The City of Rogers, Minnesota, is one of the last places the federal government should look to invest more money. The recent announcement that Rogers has received $800,000 to begin the groundwork for a future $34 million interchange is evidence that we have failed to learn the lessons of the current recession. There couldn't be fewer public investments that would provide a lower rate of return than an interchange that facilitates more Rogers-style development.

My wife and I lived in neighboring Elk River while I went to graduate school ten years ago. It was quite evident to me what was happening in this area long before it became one of Minnesota's epicenters for the housing crisis. All four of our Mechanisms of Growth (transactions of decline) are in full play, particularly Demand-driven Transportation Spending.

Highway 94 runs west from Minneapolis/St. Paul through Rogers on the way to North Dakota. When I was young, Rogers used to be a trucker stop with a McDonalds, Burger King and gas station. As Highway 94 was improved around the Twin Cities, Rogers became more accessible. The improved accessibility opened up more opportunity for development.

We’ve seen this pattern before. Rogers gave lots and lots of Tax Increment Financing (public subsidy) to attract businesses like Cabela's, a large sporting goods store. The state stepped up with further public subsidy for municipal utilities. In anticipation of improvements to Highway 94, developers bought up farms and built residential developments, all on debt-financed utilities. Strips malls, gas stations, restaurants, service shops – some subsidized, some not – sprouted at intersections with publically-funded traffic lights and along publicly-funded frontage roads.

This explosion in growth has outpaced the DOT’s ability to react to it. There are some evenings when it takes 20+ minutes just to exit the highway at Rogers, while the adjacent non-exit lanes are moving at free-flow speeds. The main collector streets in Rogers were never built to handle the amount of traffic they now carry. Dangerous congestion is the rule.

Is this a sign of success or failure? Did we grow beyond our expectations or did we just over-subsidize a lifestyle that we can't really afford?

Rogers’ city tax rate is reasonable – 39% of tax capacity in 2009 compared to a state average of 36%. It should be since Rogers is in the early phases of the growth Ponzi scheme. It has not had to pay the full cost of its growth and, subsequently, the growth that has occurred there is not very efficient. When the Ponzi scheme catches up with Rogers, it will have to deal with the imbalances between their costs to maintain infrastructure and the comparatively minimal amount of tax base that infrastructure has created.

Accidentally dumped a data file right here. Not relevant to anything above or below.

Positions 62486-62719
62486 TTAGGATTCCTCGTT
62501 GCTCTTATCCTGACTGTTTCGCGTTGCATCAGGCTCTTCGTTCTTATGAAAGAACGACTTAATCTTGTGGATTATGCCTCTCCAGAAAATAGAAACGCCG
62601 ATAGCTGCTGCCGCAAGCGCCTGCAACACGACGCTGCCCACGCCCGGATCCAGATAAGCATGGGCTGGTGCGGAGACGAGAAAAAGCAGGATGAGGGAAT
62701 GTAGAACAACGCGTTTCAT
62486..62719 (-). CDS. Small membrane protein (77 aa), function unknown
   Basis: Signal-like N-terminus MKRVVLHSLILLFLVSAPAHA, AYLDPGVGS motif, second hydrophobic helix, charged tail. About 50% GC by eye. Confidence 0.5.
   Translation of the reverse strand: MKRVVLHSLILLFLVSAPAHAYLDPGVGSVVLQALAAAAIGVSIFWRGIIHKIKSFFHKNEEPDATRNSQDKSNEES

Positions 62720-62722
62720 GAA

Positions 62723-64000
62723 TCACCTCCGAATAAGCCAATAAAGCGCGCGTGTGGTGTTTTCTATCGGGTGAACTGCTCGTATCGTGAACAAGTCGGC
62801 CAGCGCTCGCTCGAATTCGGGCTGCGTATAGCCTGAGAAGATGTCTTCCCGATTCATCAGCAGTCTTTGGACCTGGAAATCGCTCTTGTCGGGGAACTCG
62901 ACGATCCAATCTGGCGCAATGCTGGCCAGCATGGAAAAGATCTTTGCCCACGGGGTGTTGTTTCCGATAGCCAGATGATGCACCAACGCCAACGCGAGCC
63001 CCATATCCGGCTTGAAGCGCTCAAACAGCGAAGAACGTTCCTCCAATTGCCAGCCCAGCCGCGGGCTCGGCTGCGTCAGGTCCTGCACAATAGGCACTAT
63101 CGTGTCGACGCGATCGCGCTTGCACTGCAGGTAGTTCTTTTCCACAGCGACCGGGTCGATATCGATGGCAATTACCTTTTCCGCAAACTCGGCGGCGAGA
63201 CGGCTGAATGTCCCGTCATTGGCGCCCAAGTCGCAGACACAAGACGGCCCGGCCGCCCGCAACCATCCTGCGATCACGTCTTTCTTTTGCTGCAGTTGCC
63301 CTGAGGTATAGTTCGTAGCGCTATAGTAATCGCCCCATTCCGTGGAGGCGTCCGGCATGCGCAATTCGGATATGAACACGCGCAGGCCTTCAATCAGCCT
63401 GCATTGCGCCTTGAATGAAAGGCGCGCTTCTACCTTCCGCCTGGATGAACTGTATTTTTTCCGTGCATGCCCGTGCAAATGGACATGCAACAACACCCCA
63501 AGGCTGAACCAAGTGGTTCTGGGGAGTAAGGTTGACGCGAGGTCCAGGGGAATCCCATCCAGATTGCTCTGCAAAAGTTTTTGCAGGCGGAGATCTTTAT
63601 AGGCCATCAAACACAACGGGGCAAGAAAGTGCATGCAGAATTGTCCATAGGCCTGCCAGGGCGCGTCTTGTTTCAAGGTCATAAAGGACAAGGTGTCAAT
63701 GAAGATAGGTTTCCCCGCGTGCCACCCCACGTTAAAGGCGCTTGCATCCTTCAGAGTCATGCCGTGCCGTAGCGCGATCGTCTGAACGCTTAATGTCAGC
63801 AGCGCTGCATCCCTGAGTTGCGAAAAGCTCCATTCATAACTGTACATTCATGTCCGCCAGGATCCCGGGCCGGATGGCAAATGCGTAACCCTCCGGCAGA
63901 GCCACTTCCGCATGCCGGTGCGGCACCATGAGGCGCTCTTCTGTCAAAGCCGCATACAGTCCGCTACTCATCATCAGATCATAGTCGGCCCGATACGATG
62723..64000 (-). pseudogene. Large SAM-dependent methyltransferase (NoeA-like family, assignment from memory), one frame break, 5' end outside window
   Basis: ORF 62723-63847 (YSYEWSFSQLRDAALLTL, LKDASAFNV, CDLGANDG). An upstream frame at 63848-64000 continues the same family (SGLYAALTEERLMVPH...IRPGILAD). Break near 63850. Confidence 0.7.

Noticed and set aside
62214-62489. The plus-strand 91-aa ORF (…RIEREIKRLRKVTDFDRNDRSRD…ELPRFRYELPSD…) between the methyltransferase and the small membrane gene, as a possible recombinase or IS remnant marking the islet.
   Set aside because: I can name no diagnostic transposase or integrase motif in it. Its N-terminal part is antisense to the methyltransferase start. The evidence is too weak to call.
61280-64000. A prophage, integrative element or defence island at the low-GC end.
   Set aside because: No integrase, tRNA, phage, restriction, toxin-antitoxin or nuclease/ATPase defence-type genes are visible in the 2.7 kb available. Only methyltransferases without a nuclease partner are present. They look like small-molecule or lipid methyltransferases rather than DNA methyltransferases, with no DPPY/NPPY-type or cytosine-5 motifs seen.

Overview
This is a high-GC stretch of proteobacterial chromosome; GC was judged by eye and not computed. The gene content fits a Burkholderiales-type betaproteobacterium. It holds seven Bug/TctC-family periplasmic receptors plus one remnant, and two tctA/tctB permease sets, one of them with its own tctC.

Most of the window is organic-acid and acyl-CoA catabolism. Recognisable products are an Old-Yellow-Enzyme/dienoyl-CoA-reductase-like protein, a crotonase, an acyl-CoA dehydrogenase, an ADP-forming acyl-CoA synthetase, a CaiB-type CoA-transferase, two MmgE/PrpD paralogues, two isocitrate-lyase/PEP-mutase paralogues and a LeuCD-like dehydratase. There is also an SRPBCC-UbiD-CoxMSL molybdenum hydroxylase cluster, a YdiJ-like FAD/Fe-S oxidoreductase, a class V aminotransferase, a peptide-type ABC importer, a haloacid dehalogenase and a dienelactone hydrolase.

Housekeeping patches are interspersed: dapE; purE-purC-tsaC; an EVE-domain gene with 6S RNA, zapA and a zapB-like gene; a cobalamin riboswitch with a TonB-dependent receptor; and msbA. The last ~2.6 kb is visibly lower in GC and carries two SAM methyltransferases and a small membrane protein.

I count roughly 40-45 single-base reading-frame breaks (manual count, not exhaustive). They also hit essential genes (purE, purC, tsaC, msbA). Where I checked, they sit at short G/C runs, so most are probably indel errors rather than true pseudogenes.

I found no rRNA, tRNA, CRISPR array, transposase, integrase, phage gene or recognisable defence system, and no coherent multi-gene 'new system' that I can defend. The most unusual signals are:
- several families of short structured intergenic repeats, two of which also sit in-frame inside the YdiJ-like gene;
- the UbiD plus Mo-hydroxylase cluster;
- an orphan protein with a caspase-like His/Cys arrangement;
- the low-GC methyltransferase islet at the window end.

But why wait? What if Rogers had to pay the cost of this interchange? Would they? Would it be a good investment? Would the local taxpayer be willing to front $34 million for the anticipated benefit?

If the cost of the interchange was paid locally, and the $34 million could be bonded at 4% over 50 years, the City of Rogers would need to come up with $1.6 million each year for the next five decades. The current budget is only $3.6 million, so a 44% tax increase would be necessary to cover the debt service. I seriously doubt the people of Rogers would be willing to make such an investment just to get on and off the highway more quickly.

They would also likely object to a toll, a way to share costs with other exurban-dwellers that make use of this exit. After all, they pay taxes too and moved to the area in anticipation of the improvements being made (even though the taxes they pay do not come near covering the expenses this type of development induces, as we know).

But when it is someone else’s money, the "investment" suddenly becomes good economic development policy. Republican U.S. Representative Erik Paulsen, whose district includes Rogers, said in a statement:

"Not only will a new interchange reduce congestion in one of the metro area's busiest travel corridors, it will also improve safety, reduce emissions and ultimately allow for further economic development in the region."

While there is no arguing with the fact that it will allow for "further economic development", that can be said just about any time the federal government is willing to drop $34+ million on a single community. The real question is not whether or not this will induce growth, but at what cost?

Representative Paulsen rightly identified the 2009 "stimulus" bill as having a low return on investment. He voted against it. We don't want to single out Rep. Paulsen because nearly every federal-level politician seemingly has the same approach, but the reality is this system is not going to change until enough of them look at this type of spending as providing too low of a return on what is essentially borrowed public money.

Roger's is an epicenter of failed mortgages and over-leveraged neighborhoods. If Rogers' style of development were a stock, wise investors would be selling, not investing millions of dollars. If there is any return on the investment at all, it is much, much less than the return the public would get from investing in transportation systems that would move more people, more quickly to more places. Getting exurban dwellers home 15 minutes earlier (or ultimately allowing them to live 15 minutes further out) is certainly not worth additional federal debt.

A Strong Towns approach would mean putting our resources into the projects that have the highest ROI, not spreading them around so each politician can have a press release in their own district. 

 

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